As RasPi.TV (again…purely by chance here, but Alex does seem to have this one sussed) has worked out, there is one saving grace…the BCM GPIO pins on the newest Raspberry Pi models now number GPIO02 to GPIO27. Which is put to excellent use by his RasPiO Pro Hat:
How has using buttons and inputs changed?
The GPIOZero getting started guide covers some of the details.
from gpiozero import Button
button = Button(2)
button.wait_for_press() print('You pushed me')
This is just one method supported for button detection, another is shown below:
from gpiozero import LED, Button
led = LED(17) button = Button(2) button.when_pressed = led.on button.when_released = led.off
3rd Party Hat/Hardware Support?
The library already has built in support for a number of 3rd party hardware add-ons. I am hopeful that this will be open for anyone to submit code for, so that everyone is able to provide GPIOZero style support for a particular Pi peripheral.
Should we use it?
That is up to you, but I would say a 100% yes.
ANYTHING which makes coding easier to do is a positive in my view.
The easier you make it the easier it is for the programmer to put their ideas into action (which is the primary reason for coding!).
At the end of the day, GPIOZero is likely to be the standard library for GPIO control and hopefully will grow to include features which the original RPi.GPIO did not.
Check out the GPIOZero site for full documentation on how to use it.
The seamless GPIO.BOARD solution for GPIOZero
Since it makes sense to give people a choice to use the GPIO in the way they find works for them, I’ve created a little solution so you can choose to use GPIO.BOARD (Physical Pin) numbering. If you don’t set a mode, it’ll just use GPIO.BCM by default (so there is no impact either way).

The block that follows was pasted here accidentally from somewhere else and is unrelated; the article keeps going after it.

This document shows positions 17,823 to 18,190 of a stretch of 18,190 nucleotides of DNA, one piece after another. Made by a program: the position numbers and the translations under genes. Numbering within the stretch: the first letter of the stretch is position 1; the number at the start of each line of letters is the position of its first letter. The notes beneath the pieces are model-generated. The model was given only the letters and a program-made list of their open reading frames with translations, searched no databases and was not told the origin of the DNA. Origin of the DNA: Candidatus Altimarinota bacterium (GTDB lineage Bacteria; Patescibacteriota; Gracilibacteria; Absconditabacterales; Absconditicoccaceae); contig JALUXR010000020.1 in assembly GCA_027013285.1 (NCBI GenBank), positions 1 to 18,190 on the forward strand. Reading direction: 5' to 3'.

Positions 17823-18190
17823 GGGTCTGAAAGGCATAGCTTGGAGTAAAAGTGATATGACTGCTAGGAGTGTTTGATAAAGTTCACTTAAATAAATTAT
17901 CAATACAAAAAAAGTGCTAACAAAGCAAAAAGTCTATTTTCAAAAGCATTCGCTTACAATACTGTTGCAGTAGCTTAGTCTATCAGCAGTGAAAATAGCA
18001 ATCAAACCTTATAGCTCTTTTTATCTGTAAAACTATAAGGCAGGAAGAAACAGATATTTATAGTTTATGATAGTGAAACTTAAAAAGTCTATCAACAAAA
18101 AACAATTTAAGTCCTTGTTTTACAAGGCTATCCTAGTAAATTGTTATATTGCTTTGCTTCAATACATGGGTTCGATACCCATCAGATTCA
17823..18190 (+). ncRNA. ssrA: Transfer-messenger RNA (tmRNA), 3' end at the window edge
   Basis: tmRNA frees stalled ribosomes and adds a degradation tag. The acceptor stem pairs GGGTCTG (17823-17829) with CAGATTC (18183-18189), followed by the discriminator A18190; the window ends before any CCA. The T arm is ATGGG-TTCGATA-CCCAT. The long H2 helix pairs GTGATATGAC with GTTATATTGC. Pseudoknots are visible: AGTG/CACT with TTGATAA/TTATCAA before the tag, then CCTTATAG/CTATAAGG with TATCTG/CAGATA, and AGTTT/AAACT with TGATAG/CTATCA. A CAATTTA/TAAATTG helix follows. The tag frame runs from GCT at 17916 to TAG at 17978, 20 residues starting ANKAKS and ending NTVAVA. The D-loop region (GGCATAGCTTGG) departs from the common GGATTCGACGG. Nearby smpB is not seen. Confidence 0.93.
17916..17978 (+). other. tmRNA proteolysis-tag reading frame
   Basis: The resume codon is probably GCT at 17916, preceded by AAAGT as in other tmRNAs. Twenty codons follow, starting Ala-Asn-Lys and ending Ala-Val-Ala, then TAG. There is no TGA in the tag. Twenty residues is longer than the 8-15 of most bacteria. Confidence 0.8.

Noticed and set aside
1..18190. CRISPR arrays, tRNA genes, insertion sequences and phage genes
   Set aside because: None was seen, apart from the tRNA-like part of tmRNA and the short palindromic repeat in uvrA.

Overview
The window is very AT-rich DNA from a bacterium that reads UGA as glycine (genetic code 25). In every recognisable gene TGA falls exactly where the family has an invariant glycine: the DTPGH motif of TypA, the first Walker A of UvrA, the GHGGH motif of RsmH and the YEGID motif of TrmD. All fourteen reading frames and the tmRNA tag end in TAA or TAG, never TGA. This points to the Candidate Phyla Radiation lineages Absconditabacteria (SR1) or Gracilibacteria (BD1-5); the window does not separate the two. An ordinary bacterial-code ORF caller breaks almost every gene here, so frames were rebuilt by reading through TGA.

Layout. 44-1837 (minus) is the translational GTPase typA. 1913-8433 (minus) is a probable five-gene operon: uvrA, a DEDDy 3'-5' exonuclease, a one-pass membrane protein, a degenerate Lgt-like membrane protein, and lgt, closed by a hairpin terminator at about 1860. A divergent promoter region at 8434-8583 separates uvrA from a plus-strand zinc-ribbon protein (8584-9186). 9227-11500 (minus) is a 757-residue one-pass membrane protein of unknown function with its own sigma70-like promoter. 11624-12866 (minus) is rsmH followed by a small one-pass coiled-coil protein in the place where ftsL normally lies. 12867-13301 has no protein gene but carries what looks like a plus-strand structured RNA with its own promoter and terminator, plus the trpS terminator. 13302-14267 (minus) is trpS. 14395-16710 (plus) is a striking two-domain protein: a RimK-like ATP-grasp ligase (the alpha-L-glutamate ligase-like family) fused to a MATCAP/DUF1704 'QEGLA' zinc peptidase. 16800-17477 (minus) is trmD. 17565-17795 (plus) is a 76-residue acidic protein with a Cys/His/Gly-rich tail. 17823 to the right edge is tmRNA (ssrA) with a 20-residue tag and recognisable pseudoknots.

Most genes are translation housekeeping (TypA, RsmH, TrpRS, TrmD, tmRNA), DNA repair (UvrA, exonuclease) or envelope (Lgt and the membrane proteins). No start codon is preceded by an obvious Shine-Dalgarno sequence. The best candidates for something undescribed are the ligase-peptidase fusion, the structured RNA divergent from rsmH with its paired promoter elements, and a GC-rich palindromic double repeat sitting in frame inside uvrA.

The files needed are available from here:
To set this up you will need to do the following:
- Locate the devices.py files for PiZero on your Raspberry Pi, these are located in the following places:
- Replace the line which has “GPIO.setmode(GPIO.BCM)” with the following (see devices.py as an example):
#######Added CODE replacing "GPIO.setmode(GPIO.BCM)"######## def setmode(): try: from os import environ if "GPIOZERO_BOARD" in environ: print(environ["GPIOZERO_BOARD"]) GPIO.setmode(GPIO.BOARD) else: #Using BCM pin numbers GPIO.setmode(GPIO.BCM) except NameError: #Using BCM pin numbers GPIO.setmode(GPIO.BCM) setmode() #Set GPIO mode BCM/BOARD ############################################################
- Ensure you have this version of gpiopins.py in the same directory as your script (or it is added to the Python library path).
- Use the following code when requiring GPIO.BOARD with GPIOZero!
#!/usr/bin/python3 # testzero.py # # Example using GPIOZero with GPIO.BOARD numbering # PiStop in Location C (BOARD pins 8,10,12) # # Note: 1. gpiopins.py must be located in python path or same directory. # 2. /usr/lib/python3/dist-packages/gpiozero/devices.py should be updated as shown in devices.py file. import gpiopins as GPIO GPIO.setmode(GPIO.BOARD) from gpiozero import LED from time import sleep green=LED(8) yellow=LED(10) red=LED(12) green.blink() sleep(0.1) yellow.blink() sleep(0.1) red.blink()
I shall ask if this could be added to GPIOZero (as it has ZERO impact on other users – BCM stays as the default). But I may script it as a recipe so I have it available in my Pi-Kitchen anyway.